Many of us carry grudges for years and years. We feel self-righteous because of what someone else did to us. I call this being stuck in the prison of self-righteous resentment. We get to be right. We never get to be happy.
I can hear you saying, “But you don’t know what they did to me; it’s unforgivable.” Being unwilling to forgive is a terrible thing to do to ourselves. Bitterness is like swallowing a teaspoon of poison every day. It accumulates and harms us. It’s impossible to be healthy and free when we keep ourselves bound to the past. The incident is long gone and over with. Yes, it’s true that they didn’t behave well. However, it’s over. Sometimes we feel that if we forgive them, then we’re saying that what they did to us was okay.
One of our biggest spiritual lessons is to understand that everyone is doing the best they can at any given moment. People can only do so much with the understanding, awareness, and knowledge that they have. Invariably, anyone who mistreats someone was mistreated themselves as a child. The greater the level of violence, the greater their own inner pain, and the more they may lash out. This is not to say that their behavior is acceptable or excusable. However, for our own spiritual growth, we must be aware of their pain.
The incident is over. Perhaps long over. Let it go. Allow yourself to be free. Come out of prison and step into the sunshine of life. If the incident is still going on, then ask yourself why you think so little of yourself that you still put up with it. Why do you stay in such a situation?
Raise your self-esteem to such a level that you only allow loving experiences in your life. Don’t waste time trying to “get even.” It doesn’t work. What we give out always comes back to us. So let’s drop the past and work on loving ourselves in the now. Then we will have a wonderful future.
The person who is hardest to forgive is the one who can teach you the greatest lessons. When you love yourself enough to rise above the old situation, then understanding and forgiveness will be easy. And you’ll be free.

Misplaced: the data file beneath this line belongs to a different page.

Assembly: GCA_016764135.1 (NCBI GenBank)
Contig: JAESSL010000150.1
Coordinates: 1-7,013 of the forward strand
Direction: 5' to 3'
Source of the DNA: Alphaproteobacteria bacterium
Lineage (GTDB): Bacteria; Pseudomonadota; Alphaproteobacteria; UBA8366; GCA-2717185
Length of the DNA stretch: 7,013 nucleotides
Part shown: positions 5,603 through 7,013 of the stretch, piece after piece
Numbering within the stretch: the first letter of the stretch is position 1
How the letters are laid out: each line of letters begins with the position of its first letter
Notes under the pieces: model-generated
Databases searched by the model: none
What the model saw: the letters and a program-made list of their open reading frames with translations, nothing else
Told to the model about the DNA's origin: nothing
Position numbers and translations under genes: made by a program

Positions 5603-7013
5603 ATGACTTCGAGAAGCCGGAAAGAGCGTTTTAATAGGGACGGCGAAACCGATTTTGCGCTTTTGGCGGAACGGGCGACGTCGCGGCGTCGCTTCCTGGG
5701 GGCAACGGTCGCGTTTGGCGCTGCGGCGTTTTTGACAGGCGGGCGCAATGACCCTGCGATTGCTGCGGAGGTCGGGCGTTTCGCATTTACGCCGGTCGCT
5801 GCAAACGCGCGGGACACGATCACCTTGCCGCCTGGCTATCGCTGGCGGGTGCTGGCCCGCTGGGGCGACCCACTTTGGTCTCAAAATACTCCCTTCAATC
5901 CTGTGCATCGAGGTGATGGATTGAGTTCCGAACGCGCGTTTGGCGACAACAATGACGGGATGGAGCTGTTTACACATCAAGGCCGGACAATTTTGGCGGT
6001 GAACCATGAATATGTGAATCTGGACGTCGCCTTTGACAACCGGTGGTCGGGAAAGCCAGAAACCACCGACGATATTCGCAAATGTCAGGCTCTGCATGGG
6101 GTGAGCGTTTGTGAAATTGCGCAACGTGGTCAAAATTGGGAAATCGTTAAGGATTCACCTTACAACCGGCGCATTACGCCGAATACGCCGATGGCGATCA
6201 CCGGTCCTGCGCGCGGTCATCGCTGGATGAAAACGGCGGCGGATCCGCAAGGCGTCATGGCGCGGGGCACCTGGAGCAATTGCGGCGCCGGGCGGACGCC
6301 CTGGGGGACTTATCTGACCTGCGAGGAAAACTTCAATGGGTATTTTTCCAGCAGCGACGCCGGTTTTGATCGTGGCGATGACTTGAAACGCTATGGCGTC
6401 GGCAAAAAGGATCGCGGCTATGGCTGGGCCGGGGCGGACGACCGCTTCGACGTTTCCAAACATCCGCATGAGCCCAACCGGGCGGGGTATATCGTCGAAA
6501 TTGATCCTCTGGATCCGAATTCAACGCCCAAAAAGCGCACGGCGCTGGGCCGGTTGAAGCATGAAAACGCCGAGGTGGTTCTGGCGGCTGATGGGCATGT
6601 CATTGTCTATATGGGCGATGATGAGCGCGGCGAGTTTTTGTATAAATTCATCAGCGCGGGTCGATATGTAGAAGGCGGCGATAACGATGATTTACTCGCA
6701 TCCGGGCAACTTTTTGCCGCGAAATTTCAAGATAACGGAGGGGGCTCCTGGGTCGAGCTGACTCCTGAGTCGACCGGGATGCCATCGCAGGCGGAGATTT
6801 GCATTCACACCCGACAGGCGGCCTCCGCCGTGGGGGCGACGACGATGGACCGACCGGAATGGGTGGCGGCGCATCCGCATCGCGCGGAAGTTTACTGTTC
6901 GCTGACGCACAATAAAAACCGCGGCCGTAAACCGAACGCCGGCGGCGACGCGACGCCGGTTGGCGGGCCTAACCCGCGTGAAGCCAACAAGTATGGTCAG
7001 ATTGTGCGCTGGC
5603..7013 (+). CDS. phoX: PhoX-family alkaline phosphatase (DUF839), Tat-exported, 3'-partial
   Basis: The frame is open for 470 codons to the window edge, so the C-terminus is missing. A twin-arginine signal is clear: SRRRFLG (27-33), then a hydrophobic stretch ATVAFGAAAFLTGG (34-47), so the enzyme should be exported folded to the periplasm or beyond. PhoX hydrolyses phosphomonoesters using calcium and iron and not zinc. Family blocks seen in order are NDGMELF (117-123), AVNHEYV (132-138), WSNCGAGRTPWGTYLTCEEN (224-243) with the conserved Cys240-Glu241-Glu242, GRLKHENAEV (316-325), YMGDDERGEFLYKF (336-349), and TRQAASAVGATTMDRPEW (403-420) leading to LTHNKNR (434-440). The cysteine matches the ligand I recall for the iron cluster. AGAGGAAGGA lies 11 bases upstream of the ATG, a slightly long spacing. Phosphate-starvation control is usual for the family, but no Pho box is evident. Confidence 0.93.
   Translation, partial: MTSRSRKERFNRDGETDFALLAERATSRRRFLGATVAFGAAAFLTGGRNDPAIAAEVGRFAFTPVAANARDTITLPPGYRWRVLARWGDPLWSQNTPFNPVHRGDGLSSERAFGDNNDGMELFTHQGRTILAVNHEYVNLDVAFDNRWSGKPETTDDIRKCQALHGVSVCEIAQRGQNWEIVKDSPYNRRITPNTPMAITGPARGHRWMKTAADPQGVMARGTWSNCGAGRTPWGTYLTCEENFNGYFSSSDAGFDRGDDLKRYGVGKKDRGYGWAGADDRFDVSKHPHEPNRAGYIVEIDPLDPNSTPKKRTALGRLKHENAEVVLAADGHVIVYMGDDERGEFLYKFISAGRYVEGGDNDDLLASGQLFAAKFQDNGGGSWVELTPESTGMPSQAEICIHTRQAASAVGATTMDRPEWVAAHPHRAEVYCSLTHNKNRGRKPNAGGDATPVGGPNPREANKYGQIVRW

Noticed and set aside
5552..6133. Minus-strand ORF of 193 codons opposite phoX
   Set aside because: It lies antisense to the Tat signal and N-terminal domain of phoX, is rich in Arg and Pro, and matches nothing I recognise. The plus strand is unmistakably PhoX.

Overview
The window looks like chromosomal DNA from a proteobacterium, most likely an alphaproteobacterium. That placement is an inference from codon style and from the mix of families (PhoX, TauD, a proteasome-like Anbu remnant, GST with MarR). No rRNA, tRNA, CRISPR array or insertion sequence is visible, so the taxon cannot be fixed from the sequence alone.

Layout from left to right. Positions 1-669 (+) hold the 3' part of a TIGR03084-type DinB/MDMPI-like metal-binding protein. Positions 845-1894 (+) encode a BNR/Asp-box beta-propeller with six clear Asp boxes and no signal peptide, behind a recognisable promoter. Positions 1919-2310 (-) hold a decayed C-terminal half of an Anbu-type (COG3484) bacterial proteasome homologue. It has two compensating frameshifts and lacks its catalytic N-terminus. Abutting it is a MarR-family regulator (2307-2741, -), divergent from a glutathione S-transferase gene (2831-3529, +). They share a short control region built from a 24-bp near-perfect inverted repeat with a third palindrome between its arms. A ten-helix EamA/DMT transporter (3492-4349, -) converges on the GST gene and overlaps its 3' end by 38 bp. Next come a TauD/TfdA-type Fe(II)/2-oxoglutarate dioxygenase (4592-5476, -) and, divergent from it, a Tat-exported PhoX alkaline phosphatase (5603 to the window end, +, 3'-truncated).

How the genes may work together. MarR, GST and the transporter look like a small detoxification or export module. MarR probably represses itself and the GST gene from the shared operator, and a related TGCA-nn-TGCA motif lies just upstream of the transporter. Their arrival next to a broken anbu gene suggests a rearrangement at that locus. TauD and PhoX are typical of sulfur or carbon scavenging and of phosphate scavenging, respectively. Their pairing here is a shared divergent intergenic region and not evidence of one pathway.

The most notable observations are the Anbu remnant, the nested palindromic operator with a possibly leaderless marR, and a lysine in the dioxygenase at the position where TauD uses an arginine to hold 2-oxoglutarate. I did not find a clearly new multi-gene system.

I’d like to suggest that you do some mirror work on forgiveness. Look into your eyes in the mirror and say with feeling, I am willing to forgive! Repeat this several times. What are you feeling? Do you feel stubborn and stuck, or do you feel open and willing?
Just notice your feelings. Don’t judge them. Breathe deeply a few times, and repeat the process. Does it feel any different?
An interesting phenomenon is that when we do our own forgiveness work, other people often respond to it. It’s not necessary to go to the person involved and tell them that you forgive them. Sometimes you’ll want to do this, but you don’t have to. The major work in forgiveness is done in your own heart.
Forgiveness is seldom for “them.” It’s for us.
I’ve heard from many people who have truly forgiven someone, and then a month or two later, they may receive a phone call or a letter from the other person, asking to be forgiven. This seems to be particularly true when forgiveness exercises are done in front of the mirror, so as you do this exercise notice how deep your feelings might be.
I refuse to limit myself. I am always willing to take the next step.
They were doing the best they could with the knowledge, understanding, and awareness that they had at the time.
I am grown up now, and I take loving care of my inner child.
There is no right or wrong. I move beyond my judgment.
I give myself permission to let go.